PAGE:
Appropriate Bollinger verdict Absence of proof: Judge's dubious comments, decisions not enough to justify removal.

September 14, 1997

IN JANUARY, Baltimore County Circuit Judge Thomas J. Bollinger expunged the conviction of Charles H. Weiner, who had beaten his estranged wife. A questionable ruling, it would have gone unnoticed if this judge had not previously roiled the waters by making callous comments about a rape victim.

Women's groups accused him of bias in the expungement case. This past week, the state's judicial disciplinary panel dismissed their complaint and issued the judge a private warning. It was an appropriate decision.

The Judicial Disabilities Commission's job was to determine whether the judge made a dubious ruling, or is prejudiced and therefore unfit. The criteria for removing a judge are, and should be, demanding. Maryland has ousted judges only for the commission of crimes, corruption, gross misconduct or clear prejudice.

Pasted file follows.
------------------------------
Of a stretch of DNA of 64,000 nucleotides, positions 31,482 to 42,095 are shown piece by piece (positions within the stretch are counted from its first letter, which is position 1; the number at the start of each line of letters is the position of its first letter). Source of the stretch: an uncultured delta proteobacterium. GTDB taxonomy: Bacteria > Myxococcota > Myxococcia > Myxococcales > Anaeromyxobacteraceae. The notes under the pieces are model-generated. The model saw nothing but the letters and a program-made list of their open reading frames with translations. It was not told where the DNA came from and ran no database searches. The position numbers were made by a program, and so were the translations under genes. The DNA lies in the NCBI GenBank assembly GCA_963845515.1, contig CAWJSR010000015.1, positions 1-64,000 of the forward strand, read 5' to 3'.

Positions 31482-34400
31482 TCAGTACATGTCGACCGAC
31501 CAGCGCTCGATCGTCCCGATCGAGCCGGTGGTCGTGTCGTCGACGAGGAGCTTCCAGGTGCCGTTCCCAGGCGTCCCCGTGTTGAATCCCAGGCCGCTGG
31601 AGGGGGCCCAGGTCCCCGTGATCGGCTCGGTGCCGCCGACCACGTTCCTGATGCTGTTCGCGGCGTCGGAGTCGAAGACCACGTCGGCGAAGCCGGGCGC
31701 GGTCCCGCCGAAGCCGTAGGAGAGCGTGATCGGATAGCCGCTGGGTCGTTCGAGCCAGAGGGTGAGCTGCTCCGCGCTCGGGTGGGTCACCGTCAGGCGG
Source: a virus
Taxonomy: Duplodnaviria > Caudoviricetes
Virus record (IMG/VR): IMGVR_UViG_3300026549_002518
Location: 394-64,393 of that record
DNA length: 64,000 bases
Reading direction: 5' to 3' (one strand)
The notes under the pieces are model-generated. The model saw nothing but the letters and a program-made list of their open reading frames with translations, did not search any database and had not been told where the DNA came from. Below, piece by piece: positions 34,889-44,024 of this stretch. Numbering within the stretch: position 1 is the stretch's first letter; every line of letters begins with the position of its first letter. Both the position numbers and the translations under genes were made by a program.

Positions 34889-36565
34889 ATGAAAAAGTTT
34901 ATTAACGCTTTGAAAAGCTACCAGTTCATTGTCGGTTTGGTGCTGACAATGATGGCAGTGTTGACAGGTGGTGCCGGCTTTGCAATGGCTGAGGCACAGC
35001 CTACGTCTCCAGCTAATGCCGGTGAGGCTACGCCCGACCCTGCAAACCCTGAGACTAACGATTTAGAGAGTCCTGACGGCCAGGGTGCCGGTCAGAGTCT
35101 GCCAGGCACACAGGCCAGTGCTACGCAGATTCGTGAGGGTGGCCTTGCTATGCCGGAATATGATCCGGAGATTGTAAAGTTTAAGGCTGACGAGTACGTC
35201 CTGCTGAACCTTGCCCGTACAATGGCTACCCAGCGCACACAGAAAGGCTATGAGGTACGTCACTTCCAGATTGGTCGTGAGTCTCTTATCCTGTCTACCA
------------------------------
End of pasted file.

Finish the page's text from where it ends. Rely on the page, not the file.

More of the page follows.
A controversial decision that may offend some -- and may even be wrong -- does not justify removal; judges must be insulated from the changing winds of public sentiment.

Judge Bollinger has made insensitive remarks on domestic issues, but sufficient proof of prejudice is lacking. The biggest strike against him was his outrageous comment in a rape case involving a drunken, unconscious woman in which he seemed to make lust an excuse for violence. He was justly reprimanded.

Since then, the Weiner case is the only ammunition his critics have had, and it simply does not prove prejudice. People often ask the court to clean their records, especially if they have served a portion of their sentence, as the defendant had done. Judges often give perpetrators of all sorts of wrongs a second chance.

There was a time when we had cause to doubt the judicial disciplinary panel. It was secretive and dominated by judges. Recent reforms have changed that. The Bollinger ruling was annoyingly devoid of explanation, something the panel should provide in the future. But the ruling itself should be respected.

Pub Date: 9/14/97

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